U-tec Ultraloq U-Bolt Pro review: A do-it-all lock held back by complex installation

With a crack fingerprint reader and a capable app, this smart lock ultimately overcomes its setup difficulties.

ultraloq u bolt pro

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At a Glance
  • U-Tec UltraLoq U-Bolt Pro

U-tec’s Ultraloq U-Lock Pro is billed as “the ultimate 6-in-1 smart deadbolt,” and sure enough you’ll be hard-pressed to find a lock that offers more means of potential ingress: The lock can be operated via U-Lock’s app, a numeric keypad, your fingerprint, or with a physical key. The other two methods include automatic unlock via geofencing and “Magic Shake,” though both of those are just features within the mobile app.

But before we get to all that, let’s look first at the U-Lock hardware and the installation process. The all-black U-Lock Pro is a compact device, which is a pleasant change of pace in an industry dominated by enormous lock systems. It’s not the most handsome of locks, though, particularly on the exterior, where a ring of numeric buttons gives the lock the appearance of a wall safe in some evil-doer’s lair, although to be fair, few smart locks make a great visual impact (some might say the Array by Hampton smart lock, which hides its keypad behind a solar panel, is an exception).

While installation seemingly follows the usual procedure of sandwiching the two escutcheons together with your door in the middle, snaking a power cable through a hole to connect the two, a careful reading of the dense manual will reveal that a few extra steps must be followed along the way. Mess any of these up and the lock won’t work—as I painfully discovered after more than an hour of putting the lock on and taking it off my test door, over and over again.

u bolt pro tailpiece Christopher Null / IDG

The long tailpiece on the U-Bolt Pro can accommodate an extra-thick door, but you’ll need to trim it for a more typical one.

The biggest issue involves a piece of the lock called the tailpiece, a flat metal bar that passes through the deadbolt mechanism, allowing it to rotate. Unless your door is extra thick, U-Lock’s tailpiece must be trimmed down, or else it will put too much strain on the motor (as was explained to me by a U-tec technician). The manual shows this tailpiece being simply snapped off with a couple of sets of pliers, but I couldn’t get the extra material to budge with pliers alone, due to the strength of the metal.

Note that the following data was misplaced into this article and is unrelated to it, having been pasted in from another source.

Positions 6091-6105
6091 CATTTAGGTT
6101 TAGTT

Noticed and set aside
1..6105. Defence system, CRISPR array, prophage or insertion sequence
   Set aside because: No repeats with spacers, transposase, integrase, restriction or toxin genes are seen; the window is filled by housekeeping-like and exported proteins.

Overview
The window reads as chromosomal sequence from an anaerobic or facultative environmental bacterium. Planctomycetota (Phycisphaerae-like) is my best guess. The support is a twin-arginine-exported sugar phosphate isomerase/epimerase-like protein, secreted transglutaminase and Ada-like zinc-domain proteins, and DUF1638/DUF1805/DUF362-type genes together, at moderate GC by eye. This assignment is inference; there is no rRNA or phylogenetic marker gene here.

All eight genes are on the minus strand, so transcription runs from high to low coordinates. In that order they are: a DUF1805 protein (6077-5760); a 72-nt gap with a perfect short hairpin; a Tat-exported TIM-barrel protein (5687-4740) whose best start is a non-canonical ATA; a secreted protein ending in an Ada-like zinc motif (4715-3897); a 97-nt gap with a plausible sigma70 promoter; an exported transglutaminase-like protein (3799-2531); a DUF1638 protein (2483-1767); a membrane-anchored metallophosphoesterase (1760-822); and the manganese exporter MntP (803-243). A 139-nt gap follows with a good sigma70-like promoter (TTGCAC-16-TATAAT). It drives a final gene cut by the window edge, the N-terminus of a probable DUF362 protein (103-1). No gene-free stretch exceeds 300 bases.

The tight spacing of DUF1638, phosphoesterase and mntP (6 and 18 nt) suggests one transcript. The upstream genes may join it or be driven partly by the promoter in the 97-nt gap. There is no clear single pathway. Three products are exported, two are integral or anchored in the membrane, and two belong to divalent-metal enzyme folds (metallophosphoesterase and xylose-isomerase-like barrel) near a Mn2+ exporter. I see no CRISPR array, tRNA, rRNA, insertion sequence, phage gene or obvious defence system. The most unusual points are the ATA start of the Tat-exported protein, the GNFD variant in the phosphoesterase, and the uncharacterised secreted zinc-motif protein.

Updated November 26, 2019 to report that U-Tec has informed us that they are now trimming the tailpiece at the factory, so end users won’t need to. 

Ultimately, I had to go at the thing with a hacksaw, spending 10 solid minutes cutting my way through the metal bar before finally weakening it enough to allow the extra bit to snap off. In years of testing and installing smart locks, this was an entirely new scenario for me. Even if your garage is well-stocked with tools, I can only imagine the frustration that the typical homeowner will experience during this cumbersome process.

With the tailpiece finally trimmed, I was able to piece the two escutcheons together. Note that the exterior escutcheon has two sharp teeth on each side, designed to help keep it in place and to prevent the lock from listing to the side, a common problem. It’s a neat idea (and it beats drilling a third hole), however, do note that if you remove the locks, it will leave a pair of indented “bite marks” on your door. Another installation pro tip: Note that the tailpiece must be oriented horizontally during installation and the deadbolt knob must be carefully oriented vertically, or else, again, the system won’t work.

u bolt pro tools needed Christopher Null / IDG

This is the first time we’ve ever needed a hacksaw to install a smart deadbolt.

Finally, the U-Lock is very temperamental about screw tightness. Overtighten any of the four internal screws that hold the lock together and the deadbolt won’t be able to turn, resulting in a jam. I learned all of this through numerous rounds of trial and error before finally reaching an equilibrium where the lock would stay attached to the door while allowing the deadbolt enough freedom to spin.